Much of our knowledge of the Earth’s interior comes from comparison of laboratory measurements of physical properties of mantle minerals with data from bulk geophysical methods. Traditionally, seismology has provided the best constraints on the internal structure of the Earth, however, electromagnetic methods can be used to construct electrical conductivity profiles, which are more sensitive to temperature and composition variations.

Iron is the most abundant element inside the Earth and variations in pressure or temperature can cause changes in the number of electrons (oxidation state) or in the distribution of electrons (spin state), which can affect electrical conductivity. The iron atoms in the Earth’s most abundant phase, (Mg,Fe)(Si,Al)O3 perovskite, are known to exist in two different oxidation states (ferrous iron and ferric iron), and both oxidation states have the possibility of undergoing a spin state transition at high pressure. Deducing the nature of iron spin transitions in (Mg,Fe)(Si,Al)O3 perovskite is challenging due to the numerous combinations of oxidation and spin state in the two crystallographic sites of its crystal structure.

To solve such problems we have developed a novel setup on ID18: a synchrotron Mössbauer source (SMS) [1] that offers a number of advantages over conventional Mössbauer spectroscopy. It has high brilliance and a nearly fully resonant emitted beam that can be focused to a spot of only a few micrometres diameter, leading to a vast improvement in signal quality for small samples (< 50 µm) (Figure 27).

Comparison of room temperature Mössbauer spectra of (Mg,Fe)(Si,Al)O3 perovskite at 93 GPa

Fig. 27: Comparison of room temperature Mössbauer spectra of (Mg,Fe)(Si,Al)O3 perovskite at 93 GPa in a diamond anvil cell collected over the indicated time periods using a radioactive source (left) with one collected using the new synchrotron Mössbauer source (right).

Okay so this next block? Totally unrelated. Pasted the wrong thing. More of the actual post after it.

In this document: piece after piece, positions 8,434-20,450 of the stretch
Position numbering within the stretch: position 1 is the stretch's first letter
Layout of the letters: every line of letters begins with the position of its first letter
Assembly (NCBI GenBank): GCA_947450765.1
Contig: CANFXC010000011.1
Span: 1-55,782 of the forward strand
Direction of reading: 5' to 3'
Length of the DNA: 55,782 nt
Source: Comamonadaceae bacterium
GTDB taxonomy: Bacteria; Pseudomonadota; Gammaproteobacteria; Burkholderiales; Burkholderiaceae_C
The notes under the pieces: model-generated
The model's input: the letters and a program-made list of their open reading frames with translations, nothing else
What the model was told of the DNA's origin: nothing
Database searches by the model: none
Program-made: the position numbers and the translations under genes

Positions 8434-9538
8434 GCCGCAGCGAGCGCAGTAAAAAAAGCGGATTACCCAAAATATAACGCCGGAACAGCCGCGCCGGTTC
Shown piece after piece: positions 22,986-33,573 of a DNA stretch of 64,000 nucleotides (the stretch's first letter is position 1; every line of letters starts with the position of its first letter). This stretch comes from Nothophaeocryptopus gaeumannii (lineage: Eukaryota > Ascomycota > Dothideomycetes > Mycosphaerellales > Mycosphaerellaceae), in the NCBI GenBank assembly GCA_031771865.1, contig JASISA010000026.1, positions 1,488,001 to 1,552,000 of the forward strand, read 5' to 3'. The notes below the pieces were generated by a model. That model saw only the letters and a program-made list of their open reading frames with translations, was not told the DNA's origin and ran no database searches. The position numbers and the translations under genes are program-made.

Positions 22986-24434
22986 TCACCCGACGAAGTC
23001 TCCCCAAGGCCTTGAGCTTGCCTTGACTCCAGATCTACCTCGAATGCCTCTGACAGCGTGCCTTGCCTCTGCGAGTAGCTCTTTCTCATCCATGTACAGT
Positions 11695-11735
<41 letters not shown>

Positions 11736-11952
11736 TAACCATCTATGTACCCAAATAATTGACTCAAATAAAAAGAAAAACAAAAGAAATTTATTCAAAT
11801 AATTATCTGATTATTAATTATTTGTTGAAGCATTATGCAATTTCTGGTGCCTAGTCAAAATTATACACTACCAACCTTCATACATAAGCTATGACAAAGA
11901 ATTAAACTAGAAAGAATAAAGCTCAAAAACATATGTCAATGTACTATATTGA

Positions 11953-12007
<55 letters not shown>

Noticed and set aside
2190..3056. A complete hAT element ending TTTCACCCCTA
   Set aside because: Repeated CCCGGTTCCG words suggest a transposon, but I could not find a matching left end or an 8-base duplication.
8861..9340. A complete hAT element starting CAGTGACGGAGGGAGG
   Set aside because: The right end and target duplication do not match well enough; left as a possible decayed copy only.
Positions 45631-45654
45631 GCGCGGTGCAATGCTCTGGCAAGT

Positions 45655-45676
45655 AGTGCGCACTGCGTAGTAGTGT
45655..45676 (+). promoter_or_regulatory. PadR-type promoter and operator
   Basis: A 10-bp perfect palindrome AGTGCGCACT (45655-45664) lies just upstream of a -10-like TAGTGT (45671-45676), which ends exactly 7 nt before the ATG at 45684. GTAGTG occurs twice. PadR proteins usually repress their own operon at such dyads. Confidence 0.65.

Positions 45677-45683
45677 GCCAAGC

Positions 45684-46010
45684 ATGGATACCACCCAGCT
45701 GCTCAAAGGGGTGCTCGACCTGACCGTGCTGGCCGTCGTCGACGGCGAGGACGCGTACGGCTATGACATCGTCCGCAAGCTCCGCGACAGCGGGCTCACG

In this study, we used SMS spectroscopy to study the effect of pressure on the hyperfine interactions of (Mg,Fe)(Si,Al)O3 perovskite compressed and heated using a laser-heated diamond anvil cell up to pressures of 122 GPa. A representative set of SMS spectra is shown in Figure 28a. We found that no spin transition occurs in ferric iron (Fe3+) at lower mantle conditions, contrary to previous claims. Instead, ferrous iron (Fe2+) likely undergoes a partial spin transition to an intermediate spin state, suggesting that the previously observed sharp drop in electrical conductivity of (Mg,Fe)(Si,Al)O3 perovskite [2] is due to a spin transition of ferrous iron. To test this hypothesis, we measured the high-pressure high-temperature electrical conductivity of (Mg,Fe)(Si,Al)O3 perovskite containing predominantly ferric iron, and observed no drop in electrical conductivity (Figure 28b).

room temperature Mössbauer spectra of (Mg,Fe)(Si,Al)O3 perovskite at increasing pressure

Fig. 28: a) Representative room temperature Mössbauer spectra of (Mg,Fe)(Si,Al)O3 perovskite at increasing pressure. Red and blue curves are fits to the exp data, while the bottom black line is the residual. There is no evidence of a spin transition in ferric iron (Fe3+) (red doublet), whereas there is a clear pressure evolution of the signal associated with ferrous iron (Fe2+) (blue curve). b) Influence of pressure on the high-temperature electrical conductivity of (Mg,Fe)(Si,Al)O3 perovskite (red: our data; blue: ref [2]). The large drop in conductivity of the Fe2+-rich material is likely due to a partial spin transition in Fe2+ (ferrous) iron. The sketched electron configurations were inferred from the SMS spectra.

Temperature and total iron content have previously been considered to have the greatest influence on lower-mantle electrical conductivity profiles, but our data show that the ferric to ferrous iron ratio can also affect conductivity significantly at pressures corresponding to the middle part of the lower mantle. Electrical conductivity is strongly influenced by iron oxidation and spin state and provides one more example of how small changes in electronic structure can cause large changes in physical properties, bringing us one step closer to understanding how the Earth’s internal engine works.

Principal publication and authors

V. Potapkin (a,b), C. McCammon (b), K. Glazyrin (b), A. Kantor (a,b), I. Kupenko (a,b), C. Prescher (b), R. Sinmyo (b), G.V. Smirnov (c), A.I. Chumakov (a,c), R. Rüffer (a) and L. Dubrovinsky (b), Nature Communications 4, 1427 (2013).

(a) ESRF

(b) Universität Bayreuth, Bayreuth (Germany)

(c) National Research Center ‘Kurchatov Institute’, Moscow (Russia)


[1] V. Potapkin, A.I. Chumakov, G. V. Smirnov, J.-P. Celse, R. Rüffer, C. McCammon and L. Dubrovinsky The 57Fe synchrotron Mössbauer source at the ESRF, J. Synchrotron Radiat. 19, 559 (2012).

[2] K. Ohta, K. Hirose, M. Ichiki, K.Shimizu, N.Sata and Y. Ohishi, Earth Planet. Sci. Lett. 289, 497 (2010).